Recently, in what started out as a casual (not that I really believe in these things) conversation with the head of local adult education program, I was asked what I’m my interests are in regard to learning. I mentioned that I ‘enjoy’ mussar and had for many years. I was then asked how I got “into Mussar”? I smiled and responded that it was more like mussar got into me.
This conversation brought me back to what I might loosely call a “defining moment” in my Yiddishkeit, while learning in Israel in 1990. I had spent my freshman year at YU and now I had an opportunity to actually learn Torah “all day” for the upcoming year. It was the end of my first day in a yeshiva in Israel, and our Rabbeim had left for evening, thus leaving about 40 fresh off the plane guys in the beis medresh with several of our madrichim and a few kollel-types. On the schedule was something called “Night Seder”.
I’ll be honest, I had no clue what this was. A nice amount of guys left our yeshiva (which back then was in Gilo) and took a bus into town. The dozen or so left sort of just hung out. I looked around and saw that a few people were learning b’chavrusah and some were just “reading”. I decided to start checking out the books in the yeshiva’s small library. I happened upon a small book called “The Path of the Just” . I had never heard of it (not that I really had heard of much aside from Rashi, Rav Hirsch, and R Aryeh Kaplan) and decide to pick it up.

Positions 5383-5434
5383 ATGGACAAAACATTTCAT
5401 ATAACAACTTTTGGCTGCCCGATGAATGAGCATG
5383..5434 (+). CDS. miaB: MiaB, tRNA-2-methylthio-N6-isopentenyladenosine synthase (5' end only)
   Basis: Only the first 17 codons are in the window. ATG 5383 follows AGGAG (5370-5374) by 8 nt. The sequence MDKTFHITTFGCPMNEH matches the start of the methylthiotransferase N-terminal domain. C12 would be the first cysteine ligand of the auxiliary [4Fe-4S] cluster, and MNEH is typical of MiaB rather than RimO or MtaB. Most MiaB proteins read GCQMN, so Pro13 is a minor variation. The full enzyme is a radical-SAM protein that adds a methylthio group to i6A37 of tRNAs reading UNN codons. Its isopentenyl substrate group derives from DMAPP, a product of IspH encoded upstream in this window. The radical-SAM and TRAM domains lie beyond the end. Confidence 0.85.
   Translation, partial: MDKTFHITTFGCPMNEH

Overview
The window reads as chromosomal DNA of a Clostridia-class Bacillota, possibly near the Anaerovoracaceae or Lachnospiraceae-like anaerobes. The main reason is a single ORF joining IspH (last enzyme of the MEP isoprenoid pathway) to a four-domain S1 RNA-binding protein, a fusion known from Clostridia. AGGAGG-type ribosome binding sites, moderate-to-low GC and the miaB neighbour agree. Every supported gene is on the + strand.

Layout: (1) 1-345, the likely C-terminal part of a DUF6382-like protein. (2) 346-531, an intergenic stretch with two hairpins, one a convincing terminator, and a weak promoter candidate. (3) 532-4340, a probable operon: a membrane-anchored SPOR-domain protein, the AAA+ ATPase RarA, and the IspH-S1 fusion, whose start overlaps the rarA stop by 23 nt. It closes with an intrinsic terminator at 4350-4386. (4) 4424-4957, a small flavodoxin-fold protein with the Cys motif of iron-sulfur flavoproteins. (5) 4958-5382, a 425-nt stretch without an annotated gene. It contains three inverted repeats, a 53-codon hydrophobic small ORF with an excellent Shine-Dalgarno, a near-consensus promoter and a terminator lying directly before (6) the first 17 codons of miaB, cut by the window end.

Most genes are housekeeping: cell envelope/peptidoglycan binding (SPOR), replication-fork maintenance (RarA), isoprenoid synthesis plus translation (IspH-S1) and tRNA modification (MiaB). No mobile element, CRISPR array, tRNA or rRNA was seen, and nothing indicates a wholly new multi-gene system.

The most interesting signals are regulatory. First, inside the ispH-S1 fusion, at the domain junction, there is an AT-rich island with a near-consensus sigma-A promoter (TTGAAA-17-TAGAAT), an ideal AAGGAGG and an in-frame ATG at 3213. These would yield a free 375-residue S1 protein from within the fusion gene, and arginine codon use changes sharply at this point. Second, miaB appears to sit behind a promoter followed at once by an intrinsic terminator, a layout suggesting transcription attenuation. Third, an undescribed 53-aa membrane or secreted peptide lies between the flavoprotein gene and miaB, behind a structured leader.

As most people, the first sentence hit me with its’ humility and deep insight into how to open up to someone:
“I have written this work not to teach men what they do not know, but to remind them of what they already know and is very evident to them, for you will find in most of my words only things which most people know, and concerning which they entertain no doubts.”
Wow. I kept reading and reading and reading. I quickly realized that I wasn’t one of those people who didn’t really know all the things the RAMCHAL expected me to know. That was fine with me, I was willing to learn.
I had always been interested in psychology and why we do what we do. That aspect of insight in the life of a Torah Jew was, as a 19 year old, something that I hadn’t formally come accross during my development in Torah observance. The whole idea of becoming a better person was an area of Judaism that I had thought about but never really read anything about, until now. I felt my world sort of opening up and I quickly began to see the “bigger picture” of a whole different aspect of Avodah. It was a classic Peak Experience, as Abraham Maslow would have put it.
Eventually when I reach the end of this sefer I was again, amazed. It ends with this pasuk from Tehillim:
“Let Israel be happy in its Maker, the sons of Zion rejoice in their King” (Psalms 149:2)
The end result of growth should be that we have a relationship of simcha with Hashem. Simple, yet deep. That evening and the subsequent ones spent reading and learning Mesillas Yesharim with several different people helped give me an anchor and a direction that I hadn’t thought possible. As I look back, it may have been a defining moment for me.